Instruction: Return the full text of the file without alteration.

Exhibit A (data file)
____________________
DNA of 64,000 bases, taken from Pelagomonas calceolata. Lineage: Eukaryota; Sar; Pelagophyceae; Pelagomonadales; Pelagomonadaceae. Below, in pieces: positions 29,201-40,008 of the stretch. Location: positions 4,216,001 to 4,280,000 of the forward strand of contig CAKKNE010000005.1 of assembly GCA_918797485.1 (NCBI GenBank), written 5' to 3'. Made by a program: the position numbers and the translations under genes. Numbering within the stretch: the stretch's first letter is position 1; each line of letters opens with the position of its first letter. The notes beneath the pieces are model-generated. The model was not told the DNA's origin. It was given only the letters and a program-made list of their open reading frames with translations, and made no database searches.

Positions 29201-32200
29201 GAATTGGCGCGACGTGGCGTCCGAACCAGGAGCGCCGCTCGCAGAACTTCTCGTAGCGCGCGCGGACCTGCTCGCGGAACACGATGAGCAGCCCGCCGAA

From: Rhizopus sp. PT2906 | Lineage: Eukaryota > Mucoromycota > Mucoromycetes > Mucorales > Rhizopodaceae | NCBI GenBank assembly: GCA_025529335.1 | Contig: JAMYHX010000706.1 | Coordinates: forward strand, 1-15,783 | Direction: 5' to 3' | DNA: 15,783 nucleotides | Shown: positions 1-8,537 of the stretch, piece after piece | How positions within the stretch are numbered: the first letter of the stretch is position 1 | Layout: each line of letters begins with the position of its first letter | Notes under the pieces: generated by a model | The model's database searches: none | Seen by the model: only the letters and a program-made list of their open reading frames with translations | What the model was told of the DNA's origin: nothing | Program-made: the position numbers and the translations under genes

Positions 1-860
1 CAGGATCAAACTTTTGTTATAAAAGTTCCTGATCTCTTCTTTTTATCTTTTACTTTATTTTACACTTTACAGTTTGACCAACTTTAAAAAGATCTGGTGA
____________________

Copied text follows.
DNA of 64,000 bases, taken from Pelagomonas calceolata. Lineage: Eukaryota; Sar; Pelagophyceae; Pelagomonadales; Pelagomonadaceae. Below, in pieces: positions 29,201-40,008 of the stretch. Location: positions 4,216,001 to 4,280,000 of the forward strand of contig CAKKNE010000005.1 of assembly GCA_918797485.1 (NCBI GenBank), written 5' to 3'. Made by a program: the position numbers and the translations under genes. Numbering within the stretch: the stretch's first letter is position 1; each line of letters opens with the position of its first letter. The notes beneath the pieces are model-generated. The model was not told the DNA's origin. It was given only the letters and a program-made list of their open reading frames with translations, and made no database searches.

Positions 29201-32200
29201 GAATTGGCGCGACGTGGCGTCCGAACCAGGAGCGCCGCTCGCAGAACTTCTCGTAGCGCGCGCGGACCTGCTCGCGGAACACGATGAGCAGCCCGCCGAA

From: Rhizopus sp. PT2906 | Lineage: Eukaryota > Mucoromycota > Mucoromycetes > Mucorales > Rhizopodaceae | NCBI GenBank assembly: GCA_025529335.1 | Contig: JAMYHX010000706.1 | Coordinates: forward strand, 1-15,783 | Direction: 5' to 3' | DNA: 15,783 nucleotides | Shown: positions 1-8,537 of the stretch, piece after piece | How positions within the stretch are numbered: the first letter of the stretch is position 1 | Layout: each line of letters begins with the position of its first letter | Notes under the pieces: generated by a model | The model's database searches: none | Seen by the model: only the letters and a program-made list of their open reading frames with translations | What the model was told of the DNA's origin: nothing | Program-made: the position numbers and the translations under genes

Positions 1-860
1 CAGGATCAAACTTTTGTTATAAAAGTTCCTGATCTCTTCTTTTTATCTTTTACTTTATTTTACACTTTACAGTTTGACCAACTTTAAAAAGATCTGGTGA